Many reports by archaeological sources have placed the items found in Lovelock cave such as the duck decoys and baskets at 2000 years ago, but -

LINK: "Lake Lahontan largely disappeared at 9000 years ago"



The Paiutes repeat that their ancestors reported the red-haired giants having come from the south.

To the south of Lake Lahontan were Lake Panamint and Lake Manly that cradled both sides of what today is Death Valley.

The red-haired giants were reported to build reed boats and navigate on them. We can all concede that had to be a technology they didn't learn overnight. They were obviously a water culture. So, the likely southern location to have learned such technology was in what is today Death Valley.



Interestingly, the southern Paiutes reported the Hav-Musuvs, a people who seafaring and arrived there before they did in the Death Valley area when there was water there. They said they came on rowing boats and used them to go back and forth trading with far-off lands. 

When the water "dried up" (more on that later), the people went underground with their vast technologies and learned to build silver flying disks to sail in the sky instead of water.

It is interesting to note that repeated stories of a Hollow Earth location report flying disk vehicles and winged vehicles in cultures across the globe. Should a culture decide to go underground, they may adapt the technology of those people. 

Although that is a big stretch of the imagination, it is a good practice to take legends and look at them as a necessary knowledge passed down to generations, sometimes through extravagant stories to ensure their retelling, but the events are the focus of the stories, as it was important to always remember.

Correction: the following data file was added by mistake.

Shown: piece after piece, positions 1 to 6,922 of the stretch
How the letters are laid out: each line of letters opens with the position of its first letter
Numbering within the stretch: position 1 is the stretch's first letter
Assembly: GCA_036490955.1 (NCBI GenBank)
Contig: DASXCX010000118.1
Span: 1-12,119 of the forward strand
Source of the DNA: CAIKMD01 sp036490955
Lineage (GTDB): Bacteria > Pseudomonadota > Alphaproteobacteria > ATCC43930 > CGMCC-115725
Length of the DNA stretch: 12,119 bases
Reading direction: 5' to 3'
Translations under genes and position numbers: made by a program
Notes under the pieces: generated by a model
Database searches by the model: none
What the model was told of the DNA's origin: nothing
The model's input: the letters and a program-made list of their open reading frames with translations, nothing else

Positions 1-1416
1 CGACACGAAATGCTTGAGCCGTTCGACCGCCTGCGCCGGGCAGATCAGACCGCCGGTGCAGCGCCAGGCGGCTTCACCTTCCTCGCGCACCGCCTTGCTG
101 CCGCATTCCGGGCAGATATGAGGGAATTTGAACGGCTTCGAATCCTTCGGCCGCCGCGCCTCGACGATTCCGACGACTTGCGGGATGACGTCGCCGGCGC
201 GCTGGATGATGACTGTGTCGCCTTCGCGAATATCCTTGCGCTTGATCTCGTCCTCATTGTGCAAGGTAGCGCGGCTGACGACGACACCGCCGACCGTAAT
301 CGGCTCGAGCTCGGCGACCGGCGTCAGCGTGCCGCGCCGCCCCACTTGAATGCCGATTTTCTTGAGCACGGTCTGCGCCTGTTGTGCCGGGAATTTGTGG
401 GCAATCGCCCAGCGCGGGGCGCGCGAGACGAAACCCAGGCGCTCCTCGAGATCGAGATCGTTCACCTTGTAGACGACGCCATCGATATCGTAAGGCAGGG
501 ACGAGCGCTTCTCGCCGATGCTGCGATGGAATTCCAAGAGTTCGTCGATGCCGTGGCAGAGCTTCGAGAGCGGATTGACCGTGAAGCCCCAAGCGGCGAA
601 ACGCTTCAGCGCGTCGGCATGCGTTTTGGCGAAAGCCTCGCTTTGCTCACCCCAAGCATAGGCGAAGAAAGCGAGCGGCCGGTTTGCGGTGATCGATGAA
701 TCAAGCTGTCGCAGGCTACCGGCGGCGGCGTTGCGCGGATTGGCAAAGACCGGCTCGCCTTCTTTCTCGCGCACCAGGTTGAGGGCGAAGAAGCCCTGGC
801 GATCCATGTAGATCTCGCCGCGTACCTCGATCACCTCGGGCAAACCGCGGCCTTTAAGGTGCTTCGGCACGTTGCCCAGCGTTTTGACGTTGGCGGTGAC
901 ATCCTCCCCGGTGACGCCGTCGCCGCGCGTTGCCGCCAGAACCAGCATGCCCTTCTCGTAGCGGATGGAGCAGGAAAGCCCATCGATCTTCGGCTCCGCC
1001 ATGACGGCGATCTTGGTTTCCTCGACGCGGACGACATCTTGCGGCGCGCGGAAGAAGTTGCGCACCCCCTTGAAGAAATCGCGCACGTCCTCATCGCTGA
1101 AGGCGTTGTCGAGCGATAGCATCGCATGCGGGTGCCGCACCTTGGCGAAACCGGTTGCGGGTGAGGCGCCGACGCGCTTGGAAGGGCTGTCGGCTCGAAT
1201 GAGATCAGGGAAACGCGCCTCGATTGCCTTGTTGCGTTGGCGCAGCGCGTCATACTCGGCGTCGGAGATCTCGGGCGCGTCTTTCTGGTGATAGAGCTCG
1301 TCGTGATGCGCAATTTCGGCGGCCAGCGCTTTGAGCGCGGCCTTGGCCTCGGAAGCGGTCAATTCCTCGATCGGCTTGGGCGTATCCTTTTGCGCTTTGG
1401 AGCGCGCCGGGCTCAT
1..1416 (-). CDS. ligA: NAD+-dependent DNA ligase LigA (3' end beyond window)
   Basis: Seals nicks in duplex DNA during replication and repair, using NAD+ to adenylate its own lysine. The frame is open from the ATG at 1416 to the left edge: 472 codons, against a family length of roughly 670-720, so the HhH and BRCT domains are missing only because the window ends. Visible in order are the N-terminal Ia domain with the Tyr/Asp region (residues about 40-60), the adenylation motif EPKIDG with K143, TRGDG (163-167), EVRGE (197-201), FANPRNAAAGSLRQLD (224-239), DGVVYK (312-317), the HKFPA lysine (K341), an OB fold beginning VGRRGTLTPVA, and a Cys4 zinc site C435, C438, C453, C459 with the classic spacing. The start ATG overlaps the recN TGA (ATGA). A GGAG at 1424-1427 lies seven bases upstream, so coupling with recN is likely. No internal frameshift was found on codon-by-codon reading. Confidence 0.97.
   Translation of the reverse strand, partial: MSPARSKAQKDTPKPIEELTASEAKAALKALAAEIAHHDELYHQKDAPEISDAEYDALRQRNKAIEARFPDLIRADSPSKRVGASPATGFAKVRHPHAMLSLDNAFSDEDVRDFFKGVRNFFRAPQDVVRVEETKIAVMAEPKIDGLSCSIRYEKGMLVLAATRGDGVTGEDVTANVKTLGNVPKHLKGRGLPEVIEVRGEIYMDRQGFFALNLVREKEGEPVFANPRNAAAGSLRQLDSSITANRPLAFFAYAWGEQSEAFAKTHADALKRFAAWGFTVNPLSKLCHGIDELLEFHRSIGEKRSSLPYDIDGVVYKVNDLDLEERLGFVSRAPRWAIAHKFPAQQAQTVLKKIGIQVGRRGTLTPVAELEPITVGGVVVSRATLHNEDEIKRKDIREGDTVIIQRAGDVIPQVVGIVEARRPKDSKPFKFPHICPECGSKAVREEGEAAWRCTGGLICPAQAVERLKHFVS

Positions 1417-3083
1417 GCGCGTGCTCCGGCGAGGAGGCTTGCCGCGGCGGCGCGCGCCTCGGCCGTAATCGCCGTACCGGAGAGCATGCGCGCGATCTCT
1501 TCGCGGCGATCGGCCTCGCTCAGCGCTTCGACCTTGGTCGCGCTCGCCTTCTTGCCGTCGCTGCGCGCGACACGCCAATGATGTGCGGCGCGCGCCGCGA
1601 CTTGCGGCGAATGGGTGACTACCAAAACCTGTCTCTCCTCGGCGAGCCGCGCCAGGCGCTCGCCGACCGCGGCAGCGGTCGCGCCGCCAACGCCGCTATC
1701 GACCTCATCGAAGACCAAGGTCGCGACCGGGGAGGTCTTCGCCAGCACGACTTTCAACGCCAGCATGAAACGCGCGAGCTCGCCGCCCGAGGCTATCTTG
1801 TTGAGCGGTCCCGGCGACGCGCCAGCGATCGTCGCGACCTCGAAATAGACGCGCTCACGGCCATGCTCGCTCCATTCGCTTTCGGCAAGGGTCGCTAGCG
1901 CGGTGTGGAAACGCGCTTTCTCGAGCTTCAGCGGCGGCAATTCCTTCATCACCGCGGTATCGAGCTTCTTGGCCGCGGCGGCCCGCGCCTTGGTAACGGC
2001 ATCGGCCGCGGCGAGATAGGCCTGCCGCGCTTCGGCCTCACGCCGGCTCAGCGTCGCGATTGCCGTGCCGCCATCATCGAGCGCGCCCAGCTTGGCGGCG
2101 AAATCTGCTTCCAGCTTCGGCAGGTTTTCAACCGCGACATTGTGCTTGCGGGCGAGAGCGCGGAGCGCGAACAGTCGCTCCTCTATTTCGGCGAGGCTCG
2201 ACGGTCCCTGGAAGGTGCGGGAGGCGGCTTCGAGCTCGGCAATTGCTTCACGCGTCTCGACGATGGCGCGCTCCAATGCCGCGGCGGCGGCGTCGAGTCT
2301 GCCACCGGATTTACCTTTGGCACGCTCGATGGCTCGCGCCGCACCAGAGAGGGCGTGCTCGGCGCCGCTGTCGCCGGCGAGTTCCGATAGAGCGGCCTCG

Both Paiute tribes, north and south, encountered exceptional technology from a strange people. This might further verify the concept of a "giant" prior culture.


Lake Manly dried up 10,000 years ago and Lake Panamint (also in Death Valley) dried up around the same time, although some water remained until 6000 years ago.

Whatever brought these red-haired giants to Lake Lahontan, their legend continues on and evidence of their existence. As well, findings of giant red-haired skeletons and mummies have been reported around the ancient pluvial lake's shores as well as Pyramid Lake, one of the last remnants of the ancient lake. 

Water and flora, fowl, animals, as well as humans abounded along the ancient lake as the last remnants of the ice age melted off. What culture came to the location to live on boats and possibly focus their talents from their homeland on duck calls and decoys? 

We may never truly know as much was lost to the haste of early explorers and also other entities with a focus on a certain story line for humankind that needs to be maintained for cryptic reasons. 

But, if one were to ask us, looking at the quality of the duck caller and the bracelet - it might just be the last of the Denisovans people - seafaring perhaps 10,000-50,000 years ago to the Americas. 

It would have been a 6300-mile journey across a mountainous region (very much what Denisovans were adapted for) and to the sea where their DNA remains today in the people of Oceania, Peru, and the Inuits

No comments:

Post a Comment

LinkWithin

Related Posts Plugin for WordPress, Blogger...